You’d think you’d know where you are with Nivea, wouldn’t you?
A down-to-earth, inexpensive skincare brand your mother bought, and hers before her, you don’t expect them to resort to dirty tricks.
But in a bid to persuade us their anti-wrinkle cream Vital has little short of miraculous age-defying properties, Nivea seems to have decided that the absolutely stunning 62-year-old model it had employed for the print version of their advert didn’t look young enough to be promoting it.
So they re-touched her around the mouth and eyes - got rid of the telltale little lines and those annoying brown age spots that the likes of you and I hope a skin cream alone is going to remove. Because we’re daft enough to think that the women in these ads look so good because of the product they are promoting - a female idiosyncrasy the beauty companies milk at every opportunity.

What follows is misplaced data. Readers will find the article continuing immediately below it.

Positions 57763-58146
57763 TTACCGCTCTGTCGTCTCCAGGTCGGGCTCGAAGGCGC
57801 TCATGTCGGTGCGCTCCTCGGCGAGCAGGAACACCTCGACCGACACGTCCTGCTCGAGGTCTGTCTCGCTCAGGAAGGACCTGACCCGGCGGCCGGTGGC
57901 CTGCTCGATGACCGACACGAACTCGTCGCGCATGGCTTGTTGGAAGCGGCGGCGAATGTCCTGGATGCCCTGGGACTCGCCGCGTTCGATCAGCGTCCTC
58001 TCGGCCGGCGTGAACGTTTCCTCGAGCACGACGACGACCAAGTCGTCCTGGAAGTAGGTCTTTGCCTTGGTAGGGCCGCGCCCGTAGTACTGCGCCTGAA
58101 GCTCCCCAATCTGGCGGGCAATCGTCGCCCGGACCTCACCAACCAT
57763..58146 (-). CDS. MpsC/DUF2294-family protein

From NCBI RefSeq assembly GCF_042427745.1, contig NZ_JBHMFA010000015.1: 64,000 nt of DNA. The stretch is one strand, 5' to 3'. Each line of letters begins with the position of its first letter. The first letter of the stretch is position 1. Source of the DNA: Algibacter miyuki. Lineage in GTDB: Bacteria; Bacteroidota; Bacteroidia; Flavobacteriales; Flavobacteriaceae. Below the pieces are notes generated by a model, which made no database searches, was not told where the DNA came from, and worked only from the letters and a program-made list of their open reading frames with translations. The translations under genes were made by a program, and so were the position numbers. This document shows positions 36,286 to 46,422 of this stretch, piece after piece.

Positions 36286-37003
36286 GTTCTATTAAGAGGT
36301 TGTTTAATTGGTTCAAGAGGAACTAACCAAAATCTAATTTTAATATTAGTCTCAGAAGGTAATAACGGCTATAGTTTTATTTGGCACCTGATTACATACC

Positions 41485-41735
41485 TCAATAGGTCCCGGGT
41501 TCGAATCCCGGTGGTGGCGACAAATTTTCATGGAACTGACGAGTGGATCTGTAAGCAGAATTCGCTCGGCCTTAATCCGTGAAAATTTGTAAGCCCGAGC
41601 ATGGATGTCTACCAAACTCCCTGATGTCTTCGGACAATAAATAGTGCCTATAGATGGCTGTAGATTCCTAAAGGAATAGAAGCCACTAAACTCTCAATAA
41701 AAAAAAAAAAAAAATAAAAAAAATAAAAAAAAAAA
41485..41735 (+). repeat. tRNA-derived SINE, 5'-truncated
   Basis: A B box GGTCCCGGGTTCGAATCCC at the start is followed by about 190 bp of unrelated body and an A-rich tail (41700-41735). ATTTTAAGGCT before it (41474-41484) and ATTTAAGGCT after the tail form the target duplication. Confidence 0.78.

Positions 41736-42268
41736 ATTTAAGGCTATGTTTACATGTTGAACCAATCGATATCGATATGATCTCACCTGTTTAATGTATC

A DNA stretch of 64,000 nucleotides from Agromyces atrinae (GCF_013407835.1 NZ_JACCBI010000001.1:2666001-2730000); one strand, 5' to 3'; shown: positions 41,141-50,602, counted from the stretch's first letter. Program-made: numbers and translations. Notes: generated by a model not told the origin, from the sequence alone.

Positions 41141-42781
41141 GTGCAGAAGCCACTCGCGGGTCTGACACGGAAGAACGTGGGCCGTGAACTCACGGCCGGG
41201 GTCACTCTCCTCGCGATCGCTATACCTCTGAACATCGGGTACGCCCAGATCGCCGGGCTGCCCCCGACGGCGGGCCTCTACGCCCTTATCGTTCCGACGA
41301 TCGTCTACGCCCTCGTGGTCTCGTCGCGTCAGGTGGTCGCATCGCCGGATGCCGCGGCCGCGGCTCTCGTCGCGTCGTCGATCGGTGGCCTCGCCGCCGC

What brands can women actually trust? The reality of modern beauty marketing is that virtually no advertising image escapes manipulation. Mascara ads convince us we’ll get lashes the length of a cow’s with one sweep. Shampoo ads are equally loads with impossible promises.
The Advertising Standards Authority has banned Nivea’s ad for being misleading and exaggerating the effect of using the cream. Nivea’s Vital may ‘reduce all major signs of mature skin ageing’ like it says on the pack - but nowhere near as much as the digital scalpel did for the 62-year-old model, one Cindy Joseph, championed as a great example of oldie hottie.
What gets me is why go to all the trouble of booking a sixtysomething, then set about de-ageing her? Why not just employ a model in her fifties for the job? Sounds like someone at Nivea got cold feet. I’m sure there’s a cream for that...